'Talks harm efforts to isolate Damascus'

Officials say negotiations make it harder for J'lem to argue against high-level EU contacts with Syria.

yoram turbovich 224.88 (photo credit: Ariel Jerozolimski)
yoram turbovich 224.88
(photo credit: Ariel Jerozolimski)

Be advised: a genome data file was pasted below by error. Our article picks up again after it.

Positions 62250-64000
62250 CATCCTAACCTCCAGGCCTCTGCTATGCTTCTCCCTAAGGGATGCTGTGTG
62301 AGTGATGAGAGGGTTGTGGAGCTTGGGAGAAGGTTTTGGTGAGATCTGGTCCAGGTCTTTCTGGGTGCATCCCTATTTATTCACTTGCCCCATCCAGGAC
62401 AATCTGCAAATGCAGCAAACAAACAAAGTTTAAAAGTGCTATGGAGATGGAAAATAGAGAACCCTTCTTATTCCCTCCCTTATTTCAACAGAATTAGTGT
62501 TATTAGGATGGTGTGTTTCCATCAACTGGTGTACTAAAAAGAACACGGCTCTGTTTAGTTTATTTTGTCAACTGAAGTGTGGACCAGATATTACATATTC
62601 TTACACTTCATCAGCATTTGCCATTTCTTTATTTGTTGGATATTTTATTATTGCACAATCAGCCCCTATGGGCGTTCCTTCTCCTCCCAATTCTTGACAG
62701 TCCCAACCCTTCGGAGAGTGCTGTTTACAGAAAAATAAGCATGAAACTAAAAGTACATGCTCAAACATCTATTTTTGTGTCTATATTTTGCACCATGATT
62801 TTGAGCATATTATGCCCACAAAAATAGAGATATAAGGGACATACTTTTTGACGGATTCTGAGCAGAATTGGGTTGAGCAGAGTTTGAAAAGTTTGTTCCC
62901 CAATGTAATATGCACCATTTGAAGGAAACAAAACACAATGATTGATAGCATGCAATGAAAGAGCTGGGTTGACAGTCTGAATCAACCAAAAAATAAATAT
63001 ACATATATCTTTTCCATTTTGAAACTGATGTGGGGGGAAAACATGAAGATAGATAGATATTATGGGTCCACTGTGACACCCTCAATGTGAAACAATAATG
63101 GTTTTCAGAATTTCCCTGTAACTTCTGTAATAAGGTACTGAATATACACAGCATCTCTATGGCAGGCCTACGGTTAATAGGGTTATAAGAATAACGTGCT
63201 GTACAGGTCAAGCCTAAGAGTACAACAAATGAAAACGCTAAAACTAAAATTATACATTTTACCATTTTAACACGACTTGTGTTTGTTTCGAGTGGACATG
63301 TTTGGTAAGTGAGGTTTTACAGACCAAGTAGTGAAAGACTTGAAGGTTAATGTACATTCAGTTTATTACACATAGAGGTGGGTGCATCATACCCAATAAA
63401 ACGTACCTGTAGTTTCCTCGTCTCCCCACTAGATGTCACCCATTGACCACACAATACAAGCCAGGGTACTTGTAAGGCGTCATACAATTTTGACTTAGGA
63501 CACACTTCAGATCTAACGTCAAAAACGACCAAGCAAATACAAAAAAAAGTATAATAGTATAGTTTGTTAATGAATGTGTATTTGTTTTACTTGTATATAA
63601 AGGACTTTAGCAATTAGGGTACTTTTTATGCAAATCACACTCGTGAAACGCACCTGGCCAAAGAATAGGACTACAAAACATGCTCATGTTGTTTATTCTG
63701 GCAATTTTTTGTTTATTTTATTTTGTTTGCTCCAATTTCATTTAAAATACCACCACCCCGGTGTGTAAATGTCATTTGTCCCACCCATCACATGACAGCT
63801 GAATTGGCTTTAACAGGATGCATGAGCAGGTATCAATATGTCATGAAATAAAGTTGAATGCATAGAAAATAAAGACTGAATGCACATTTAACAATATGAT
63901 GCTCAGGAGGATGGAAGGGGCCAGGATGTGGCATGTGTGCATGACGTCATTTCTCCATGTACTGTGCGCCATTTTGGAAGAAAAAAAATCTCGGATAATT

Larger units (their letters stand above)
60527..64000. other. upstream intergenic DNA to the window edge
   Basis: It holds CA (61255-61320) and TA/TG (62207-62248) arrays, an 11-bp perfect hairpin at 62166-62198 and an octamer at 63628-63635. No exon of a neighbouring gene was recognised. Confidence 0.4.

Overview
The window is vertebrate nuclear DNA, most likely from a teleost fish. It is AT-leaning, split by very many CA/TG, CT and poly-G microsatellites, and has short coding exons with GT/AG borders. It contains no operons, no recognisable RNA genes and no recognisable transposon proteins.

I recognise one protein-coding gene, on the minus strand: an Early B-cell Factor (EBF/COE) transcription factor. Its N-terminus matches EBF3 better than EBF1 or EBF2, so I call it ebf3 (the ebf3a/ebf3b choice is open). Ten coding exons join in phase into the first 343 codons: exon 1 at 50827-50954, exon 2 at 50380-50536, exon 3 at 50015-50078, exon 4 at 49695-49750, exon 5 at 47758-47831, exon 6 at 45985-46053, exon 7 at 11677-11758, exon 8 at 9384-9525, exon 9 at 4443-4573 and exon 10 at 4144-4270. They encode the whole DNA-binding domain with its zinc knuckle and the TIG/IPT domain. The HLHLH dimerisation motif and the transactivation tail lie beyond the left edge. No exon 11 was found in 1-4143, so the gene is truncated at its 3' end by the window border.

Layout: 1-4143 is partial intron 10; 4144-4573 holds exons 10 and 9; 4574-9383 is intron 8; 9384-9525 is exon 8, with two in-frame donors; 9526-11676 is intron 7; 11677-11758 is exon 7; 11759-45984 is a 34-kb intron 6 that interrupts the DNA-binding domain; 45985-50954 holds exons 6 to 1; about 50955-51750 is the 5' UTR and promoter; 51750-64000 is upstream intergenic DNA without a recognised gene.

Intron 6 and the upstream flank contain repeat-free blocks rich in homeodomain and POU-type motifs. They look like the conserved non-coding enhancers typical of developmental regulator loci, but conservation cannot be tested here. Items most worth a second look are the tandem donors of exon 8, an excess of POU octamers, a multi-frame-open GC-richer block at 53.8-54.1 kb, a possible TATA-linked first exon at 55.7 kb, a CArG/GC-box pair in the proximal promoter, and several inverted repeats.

Israel's indirect negotiations with Syria through Turkish mediators are making it harder for Jerusalem to argue against high-level European contacts with Damascus, diplomatic officials said Sunday. The officials' comments came as Prime Minister Ehud Olmert's chief of staff, Yoram Turbowicz, and his foreign policy adviser, Shalom Turgeman, traveled to Turkey for another round of indirect talks with the Syrians. Neither the locale nor the framework of the talks were formally confirmed by the Prime Minister's Office. Also Sunday, two top advisers to French President Nicolas Sarkozy met with Syrian President Bashar Assad in the latest sign of a thaw in ties between the two nations. The Elysée presidential palace said those talks were "useful and constructive" and focused largely on bilateral ties, Lebanon, Israeli-Syrian relations and an upcoming Union for the Mediterranean session. The meeting Sunday in Syria included Elysée secretary-general Claude Gueant and Sarkozy's chief diplomatic aide and sherpa Jean-David Levitte. The talks took place as US President George W. Bush wraps up a three-day visit to France. Bush and Sarkozy have spoken with one voice on Syria. Bush warned Assad to "stop fooling around with the Iranians and stop harboring terrorists." Even though Israel is now openly holding indirect talks with Syria, it is not keen on seeing Damascus break through its international isolation without having to pay anything in return. However, the talks in Turkey are making it more difficult to demand that the Europeans continue to keep Syria at arms-length. According to diplomatic officials, one argument the French have used to justify the meeting of Sarkozy's advisers with Assad was "if the Israelis are talking with the Syrians, why can't we." Israel, according to the officials, is not actively trying to convince the French and other Europeans to continue isolating Damascus, but is rather advising caution, saying that any steps taken in Syria's direction must be measured against whether Damascus has shown any signs of moderation, or taken any steps to kick the terrorist organizations out of Damascus, or to move out of Iran's orbit. "What we are saying is not to give up any assets until something is received in return, that there is a need to check against delivery," the officials said. Israeli officials also said it was likely that Assad would attend a conference in Paris on July 13 of potential members in a union of Mediterranean states that Sarkozy is pushing. This conference is expected to be attended by some 40 heads of government - 27 from the EU and about a dozen more from other countries bordering the Mediterranean Sea - and would provide Assad with a huge boost in trying to break his isolation. Olmert has already indicated that he would attend the conference. Sarkozy's original idea, one he put forward even before he was elected French president in May 2007, was to bring 20 countries around the Mediterranean into one regional union. That idea has morphed into a regional association that would include all the EU states and the states bordering the Mediterranean to deal with a variety of common issues. Algeria and Lebanon have indicated that they would not attend the conference because of a concern that the union would constitute a normalization of ties with Israel. Diplomatic officials, however, said that at least in Algeria's case, Israel was a convenient excuse for not attending, but the real reason was because it was vying with a number of other countries - including Morocco and Libya - to host the headquarters of this new body. AP contributed to this report.